NASA first released on Friday a recording of the sound of the blades of the Ingenuity helicopter flying through the rarefied air of Mars, taken by the Perseverance rover.
The US space agency posted on its Twitter account new images taken by the six-wheeled robot from Ingenuity’s flight on April 30, this time accompanied by sound.
The nearly three-minute video begins with the wind blowing over Jezero Crater, where Perseverance landed on February 18 on a mission to search for traces of ancient life.
Ingenuity then flies away, and we hear the thud of its blades which turn at nearly 2,400 revolutions per minute for a round trip of 260 meters in total.
NASA engineers were unsure whether the sound could be recorded, as Perseverance was about 80 meters from the take-off and landing location.
The Martian atmosphere, made up of 96% carbon dioxide, has a density of only 1% that of Earth, which makes noises much more muffled.
“It’s a very good surprise,” said David Mimoun, professor of space systems and planetary science at the Higher Institute of Aeronautics and Space (ISAE-SUPAERO) in Toulouse, in the southwest of France. France.
“We had done tests and simulations that made us think that the microphone could hardly hear the sound of the helicopter, because the atmosphere of Mars limits the propagation of sound,” he explained.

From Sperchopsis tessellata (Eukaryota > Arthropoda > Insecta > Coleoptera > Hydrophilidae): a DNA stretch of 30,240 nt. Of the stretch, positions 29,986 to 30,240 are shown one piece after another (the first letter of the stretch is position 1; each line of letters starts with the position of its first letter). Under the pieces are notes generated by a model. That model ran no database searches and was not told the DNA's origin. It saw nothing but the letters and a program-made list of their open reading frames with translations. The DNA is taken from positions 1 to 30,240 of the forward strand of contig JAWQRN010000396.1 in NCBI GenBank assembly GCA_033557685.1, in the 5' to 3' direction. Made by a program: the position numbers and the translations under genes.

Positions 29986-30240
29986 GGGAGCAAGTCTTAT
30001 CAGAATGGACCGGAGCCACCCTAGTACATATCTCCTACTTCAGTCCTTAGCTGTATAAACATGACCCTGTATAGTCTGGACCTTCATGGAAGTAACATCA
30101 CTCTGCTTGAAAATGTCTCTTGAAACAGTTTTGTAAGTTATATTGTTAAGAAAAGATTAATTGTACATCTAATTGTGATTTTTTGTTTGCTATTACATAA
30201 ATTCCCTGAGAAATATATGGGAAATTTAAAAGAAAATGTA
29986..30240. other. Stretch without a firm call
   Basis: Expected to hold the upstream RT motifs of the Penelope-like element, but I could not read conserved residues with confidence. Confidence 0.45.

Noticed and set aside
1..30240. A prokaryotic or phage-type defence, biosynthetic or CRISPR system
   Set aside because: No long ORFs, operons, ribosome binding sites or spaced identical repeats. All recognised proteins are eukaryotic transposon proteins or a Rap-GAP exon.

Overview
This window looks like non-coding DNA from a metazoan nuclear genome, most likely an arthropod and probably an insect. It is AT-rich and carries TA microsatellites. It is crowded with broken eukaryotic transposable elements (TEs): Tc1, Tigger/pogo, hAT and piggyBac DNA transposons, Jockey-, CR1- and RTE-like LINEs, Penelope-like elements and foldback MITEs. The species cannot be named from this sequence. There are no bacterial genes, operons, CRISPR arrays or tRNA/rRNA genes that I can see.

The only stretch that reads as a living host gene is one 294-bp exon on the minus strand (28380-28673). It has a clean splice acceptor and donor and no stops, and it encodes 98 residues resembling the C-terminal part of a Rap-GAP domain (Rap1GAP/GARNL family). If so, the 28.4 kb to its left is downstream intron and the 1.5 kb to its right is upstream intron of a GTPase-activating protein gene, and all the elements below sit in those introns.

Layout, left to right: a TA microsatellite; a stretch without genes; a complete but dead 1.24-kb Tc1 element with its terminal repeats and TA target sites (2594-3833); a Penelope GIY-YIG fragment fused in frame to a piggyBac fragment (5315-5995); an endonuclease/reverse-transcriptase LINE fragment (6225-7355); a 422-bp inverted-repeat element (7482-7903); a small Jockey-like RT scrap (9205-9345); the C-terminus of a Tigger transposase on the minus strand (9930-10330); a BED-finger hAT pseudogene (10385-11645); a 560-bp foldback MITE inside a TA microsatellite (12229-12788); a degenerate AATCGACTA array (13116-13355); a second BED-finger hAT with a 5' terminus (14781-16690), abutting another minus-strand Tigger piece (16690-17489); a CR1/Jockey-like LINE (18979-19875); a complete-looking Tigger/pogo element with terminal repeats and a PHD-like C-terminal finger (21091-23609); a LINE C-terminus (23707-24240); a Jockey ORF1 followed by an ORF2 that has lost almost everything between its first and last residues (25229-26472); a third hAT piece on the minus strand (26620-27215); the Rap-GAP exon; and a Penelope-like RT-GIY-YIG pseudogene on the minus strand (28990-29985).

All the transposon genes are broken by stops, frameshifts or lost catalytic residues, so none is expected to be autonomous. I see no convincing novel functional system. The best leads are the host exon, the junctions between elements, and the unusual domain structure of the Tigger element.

Perseverance has a SuperCam that laser analyzes rocks to help determine the chemical and mineralogical makeup of the Red Planet’s surface.
This instrument has a microphone that records the sound of the laser when it hits its targets, which resembles that of a clicking noise, giving additional elements such as their harshness.
The recording of Ingenuity’s flight “is a gold mine for understanding the Martian atmosphere,” said David Mimoun.
NASA made it easier to listen to the flight, recorded in mono, by isolating noise at 84 hertz, then reducing sounds below 80 and above 90 hertz, and increasing the volume of sounds between these two frequencies. .
For Soren Madsen, director of development for Perseverance at the NASA propulsion laboratory, this recording is an example of the complementarity of instruments sent to Mars.
The Supercam, partly designed by French engineers, had broadcast a first recording of Martian winds shortly after landing.